Fostering current economic development does not require sacrificing our past. Given the community update to the comprehensive plan, we have an opportunity to rethink our approach to historic preservation and recognize the contribution Lake Oswego’s existing historic fabric makes to the local economy and to sustainability.
To fully utilize the potential of Lake Oswego’s built heritage, the Lake Oswego Preservation Society suggests that the following “better by the dozen” concepts be included in the comprehensive plan update:
- Educate the community about the strong relationship between sustainability and preservation.
- Promote rehabilitation of historic buildings, which contributes more, in the long term, to the local economy than new construction.
- Actively encourage partnerships among municipalities (city, county, and state) and local businesses and organizations specializing in building reuse.
- Enhance the protection and retention of Landmark properties by strengthening our code language.
- Encourage the use of conservation easements to protect historic properties.
- Protect National Register properties the same as Landmark properties under the City’s Historic Preservation code.
- Provide incentives for relocating buildings within the community as an alternative to demolition.
- Prohibit demolition by neglect.
- Reexamine the criterion for delisting an historic property and make them more objective than the current method.
- Require deconstruction on any remodel or new construction project costing more than a certain to-be-determined amount.
- Require that photographic documentation be submitted with a demolition permit application for buildings over 50 years old.
- Actively encourage homeowners to document and share the history of their homes, streets, and neighborhoods via workshops, storytelling sessions, photo contests, etc.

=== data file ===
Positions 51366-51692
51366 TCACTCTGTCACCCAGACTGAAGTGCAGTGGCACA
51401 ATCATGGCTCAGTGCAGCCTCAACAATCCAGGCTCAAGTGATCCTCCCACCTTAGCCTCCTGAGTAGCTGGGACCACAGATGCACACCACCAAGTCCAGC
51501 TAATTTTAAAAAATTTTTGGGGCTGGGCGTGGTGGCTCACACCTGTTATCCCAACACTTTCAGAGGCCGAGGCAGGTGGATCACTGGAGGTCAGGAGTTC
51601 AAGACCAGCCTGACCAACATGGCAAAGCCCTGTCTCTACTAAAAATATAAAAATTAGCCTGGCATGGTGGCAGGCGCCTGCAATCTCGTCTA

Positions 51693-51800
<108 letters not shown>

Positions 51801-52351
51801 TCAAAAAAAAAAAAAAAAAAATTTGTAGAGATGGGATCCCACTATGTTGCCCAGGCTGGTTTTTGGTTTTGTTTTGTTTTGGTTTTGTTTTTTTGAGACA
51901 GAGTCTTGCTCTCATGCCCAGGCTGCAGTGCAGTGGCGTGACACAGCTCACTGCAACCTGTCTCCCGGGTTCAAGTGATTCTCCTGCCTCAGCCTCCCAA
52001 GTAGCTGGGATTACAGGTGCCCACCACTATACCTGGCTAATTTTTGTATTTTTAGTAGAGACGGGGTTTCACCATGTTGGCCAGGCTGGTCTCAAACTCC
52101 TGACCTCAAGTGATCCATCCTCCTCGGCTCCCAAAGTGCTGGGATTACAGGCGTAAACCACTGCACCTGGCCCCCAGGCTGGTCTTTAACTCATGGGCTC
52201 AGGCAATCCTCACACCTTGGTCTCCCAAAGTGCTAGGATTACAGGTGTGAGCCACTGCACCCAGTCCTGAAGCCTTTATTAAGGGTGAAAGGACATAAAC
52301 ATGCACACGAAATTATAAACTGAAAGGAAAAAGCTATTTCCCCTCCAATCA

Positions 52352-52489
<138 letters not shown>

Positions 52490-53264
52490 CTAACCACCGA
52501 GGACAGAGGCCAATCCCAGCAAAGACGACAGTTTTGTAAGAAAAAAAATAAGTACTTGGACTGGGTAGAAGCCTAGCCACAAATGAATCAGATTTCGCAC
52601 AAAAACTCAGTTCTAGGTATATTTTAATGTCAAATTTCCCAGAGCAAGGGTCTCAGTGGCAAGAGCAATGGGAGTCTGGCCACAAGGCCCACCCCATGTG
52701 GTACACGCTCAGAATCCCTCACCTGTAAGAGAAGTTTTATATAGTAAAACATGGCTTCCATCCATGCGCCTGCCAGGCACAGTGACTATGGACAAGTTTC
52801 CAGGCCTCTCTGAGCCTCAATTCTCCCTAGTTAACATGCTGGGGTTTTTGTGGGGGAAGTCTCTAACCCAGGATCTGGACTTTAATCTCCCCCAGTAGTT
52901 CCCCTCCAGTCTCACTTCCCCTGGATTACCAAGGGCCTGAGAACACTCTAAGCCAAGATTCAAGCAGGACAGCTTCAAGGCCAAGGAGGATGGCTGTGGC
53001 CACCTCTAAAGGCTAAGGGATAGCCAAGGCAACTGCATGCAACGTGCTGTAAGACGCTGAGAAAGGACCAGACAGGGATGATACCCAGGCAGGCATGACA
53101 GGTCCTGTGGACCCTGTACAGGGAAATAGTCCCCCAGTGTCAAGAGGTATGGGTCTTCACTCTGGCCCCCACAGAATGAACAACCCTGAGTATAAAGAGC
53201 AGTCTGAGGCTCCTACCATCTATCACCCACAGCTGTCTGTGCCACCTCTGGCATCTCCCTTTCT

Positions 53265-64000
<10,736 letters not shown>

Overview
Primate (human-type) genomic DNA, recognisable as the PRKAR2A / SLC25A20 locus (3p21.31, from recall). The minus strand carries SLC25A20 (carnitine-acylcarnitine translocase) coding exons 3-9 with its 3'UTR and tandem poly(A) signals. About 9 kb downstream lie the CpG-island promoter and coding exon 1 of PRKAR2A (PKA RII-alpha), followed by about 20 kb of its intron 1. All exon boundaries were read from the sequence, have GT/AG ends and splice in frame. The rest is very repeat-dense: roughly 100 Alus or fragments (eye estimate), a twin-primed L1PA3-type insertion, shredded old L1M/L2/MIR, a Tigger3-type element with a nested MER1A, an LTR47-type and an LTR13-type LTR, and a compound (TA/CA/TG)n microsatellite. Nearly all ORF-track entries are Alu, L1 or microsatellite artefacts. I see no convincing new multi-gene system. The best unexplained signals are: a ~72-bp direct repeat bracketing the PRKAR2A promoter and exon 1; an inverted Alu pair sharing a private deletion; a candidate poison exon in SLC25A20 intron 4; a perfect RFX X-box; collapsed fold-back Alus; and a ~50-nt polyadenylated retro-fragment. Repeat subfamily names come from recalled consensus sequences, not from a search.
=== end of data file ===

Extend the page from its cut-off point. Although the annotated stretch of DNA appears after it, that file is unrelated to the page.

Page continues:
October 2011 The Historic Carman House Letter to the Editor
According to the real estate listing “This gorgeous piece of property with an old Farmhouse (as is) is ready for development or imagination for a private home on 1.25. R-5 zoning allows many options.” The one option it may not allow for is the preservation of what is possibly the oldest and one of the most historic homes in Lake Oswego.
The Carman House was built in the mid-1850s, prior to Oregon becoming a state. Few homes from the territorial period survive in Lake Oswego or even statewide. Carman built it with the help of fellow pioneer, C. W. Bryant. The house was constructed for Carman and his bride, Lucretia Allyn Gurney, the first couple to be married in Oswego. Historian Mary Goodall described it as “an outstanding structure of the times.”
Carman was a millwright and is credited with building the first wooden dam on the lake and the first school.
This historic house has been in our community for over 160 years, the span of five generations. It is one of only 43 homes designated by the City as a landmark; it is a scarce and irreplaceable part of our past. A public hearing is required to alter or demolish a city landmark. Hopefully this safeguard will protect the property as intended.
Carman Drive should not be the only tribute to this pioneer family. Preservation of the home would allow their legacy to continue and would add a new owner’s legacy of stewardship. Care of the Carman House, as well as Lake Oswego’s built heritage, is an individual and a community responsibility. Let us not allow this irreplaceable resource to be lost.